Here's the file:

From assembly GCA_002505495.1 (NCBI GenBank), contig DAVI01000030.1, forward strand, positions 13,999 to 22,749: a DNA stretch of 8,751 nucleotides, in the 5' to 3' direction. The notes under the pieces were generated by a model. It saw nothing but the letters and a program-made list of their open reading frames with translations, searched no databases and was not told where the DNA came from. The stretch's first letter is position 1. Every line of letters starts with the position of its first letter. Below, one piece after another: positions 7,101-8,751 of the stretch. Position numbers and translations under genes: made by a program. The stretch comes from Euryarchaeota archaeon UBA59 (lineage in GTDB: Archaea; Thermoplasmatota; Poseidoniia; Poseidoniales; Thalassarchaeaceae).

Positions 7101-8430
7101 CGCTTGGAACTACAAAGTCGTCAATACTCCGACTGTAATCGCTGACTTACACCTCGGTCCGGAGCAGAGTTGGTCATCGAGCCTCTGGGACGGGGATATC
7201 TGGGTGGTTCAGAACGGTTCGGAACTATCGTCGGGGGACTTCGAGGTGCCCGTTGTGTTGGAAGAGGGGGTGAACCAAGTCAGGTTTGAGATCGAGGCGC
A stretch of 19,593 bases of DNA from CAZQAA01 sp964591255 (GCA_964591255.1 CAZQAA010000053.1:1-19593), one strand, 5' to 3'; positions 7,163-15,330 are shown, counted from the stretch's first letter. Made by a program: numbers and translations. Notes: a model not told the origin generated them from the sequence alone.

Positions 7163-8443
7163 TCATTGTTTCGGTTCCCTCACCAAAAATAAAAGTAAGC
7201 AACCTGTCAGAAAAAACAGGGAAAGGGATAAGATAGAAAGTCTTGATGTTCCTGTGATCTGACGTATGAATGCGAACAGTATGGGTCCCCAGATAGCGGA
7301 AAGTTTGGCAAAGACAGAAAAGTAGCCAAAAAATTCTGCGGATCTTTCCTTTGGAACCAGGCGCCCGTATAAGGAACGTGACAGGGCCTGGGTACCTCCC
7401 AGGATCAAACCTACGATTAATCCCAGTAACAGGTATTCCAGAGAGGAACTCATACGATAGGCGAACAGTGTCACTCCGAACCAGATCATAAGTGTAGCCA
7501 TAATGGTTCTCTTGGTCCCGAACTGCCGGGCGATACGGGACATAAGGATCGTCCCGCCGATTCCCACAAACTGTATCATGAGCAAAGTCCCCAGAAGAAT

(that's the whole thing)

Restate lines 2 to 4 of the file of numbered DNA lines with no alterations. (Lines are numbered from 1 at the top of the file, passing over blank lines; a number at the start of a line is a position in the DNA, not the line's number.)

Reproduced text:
Positions 7101-8430
7101 CGCTTGGAACTACAAAGTCGTCAATACTCCGACTGTAATCGCTGACTTACACCTCGGTCCGGAGCAGAGTTGGTCATCGAGCCTCTGGGACGGGGATATC
7201 TGGGTGGTTCAGAACGGTTCGGAACTATCGTCGGGGGACTTCGAGGTGCCCGTTGTGTTGGAAGAGGGGGTGAACCAAGTCAGGTTTGAGATCGAGGCGC